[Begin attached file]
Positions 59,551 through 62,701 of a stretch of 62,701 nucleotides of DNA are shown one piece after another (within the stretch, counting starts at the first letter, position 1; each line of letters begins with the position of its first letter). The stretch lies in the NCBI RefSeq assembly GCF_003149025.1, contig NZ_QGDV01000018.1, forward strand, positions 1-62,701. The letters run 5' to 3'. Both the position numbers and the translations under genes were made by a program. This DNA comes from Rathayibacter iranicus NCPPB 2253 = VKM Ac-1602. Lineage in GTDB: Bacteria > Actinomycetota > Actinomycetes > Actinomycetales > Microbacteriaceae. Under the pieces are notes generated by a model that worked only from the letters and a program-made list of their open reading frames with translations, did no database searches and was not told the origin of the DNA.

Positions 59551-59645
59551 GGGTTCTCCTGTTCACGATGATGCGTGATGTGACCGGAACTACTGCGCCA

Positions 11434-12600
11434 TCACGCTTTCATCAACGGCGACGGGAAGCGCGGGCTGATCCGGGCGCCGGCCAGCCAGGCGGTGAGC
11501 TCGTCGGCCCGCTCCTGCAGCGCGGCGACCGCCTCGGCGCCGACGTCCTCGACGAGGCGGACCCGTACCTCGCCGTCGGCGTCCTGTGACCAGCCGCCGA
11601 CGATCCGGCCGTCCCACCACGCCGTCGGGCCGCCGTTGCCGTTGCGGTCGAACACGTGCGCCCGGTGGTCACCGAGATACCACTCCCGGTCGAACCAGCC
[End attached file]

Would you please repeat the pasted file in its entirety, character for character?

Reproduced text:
Positions 59,551 through 62,701 of a stretch of 62,701 nucleotides of DNA are shown one piece after another (within the stretch, counting starts at the first letter, position 1; each line of letters begins with the position of its first letter). The stretch lies in the NCBI RefSeq assembly GCF_003149025.1, contig NZ_QGDV01000018.1, forward strand, positions 1-62,701. The letters run 5' to 3'. Both the position numbers and the translations under genes were made by a program. This DNA comes from Rathayibacter iranicus NCPPB 2253 = VKM Ac-1602. Lineage in GTDB: Bacteria > Actinomycetota > Actinomycetes > Actinomycetales > Microbacteriaceae. Under the pieces are notes generated by a model that worked only from the letters and a program-made list of their open reading frames with translations, did no database searches and was not told the origin of the DNA.

Positions 59551-59645
59551 GGGTTCTCCTGTTCACGATGATGCGTGATGTGACCGGAACTACTGCGCCA

Positions 11434-12600
11434 TCACGCTTTCATCAACGGCGACGGGAAGCGCGGGCTGATCCGGGCGCCGGCCAGCCAGGCGGTGAGC
11501 TCGTCGGCCCGCTCCTGCAGCGCGGCGACCGCCTCGGCGCCGACGTCCTCGACGAGGCGGACCCGTACCTCGCCGTCGGCGTCCTGTGACCAGCCGCCGA
11601 CGATCCGGCCGTCCCACCACGCCGTCGGGCCGCCGTTGCCGTTGCGGTCGAACACGTGCGCCCGGTGGTCACCGAGATACCACTCCCGGTCGAACCAGCC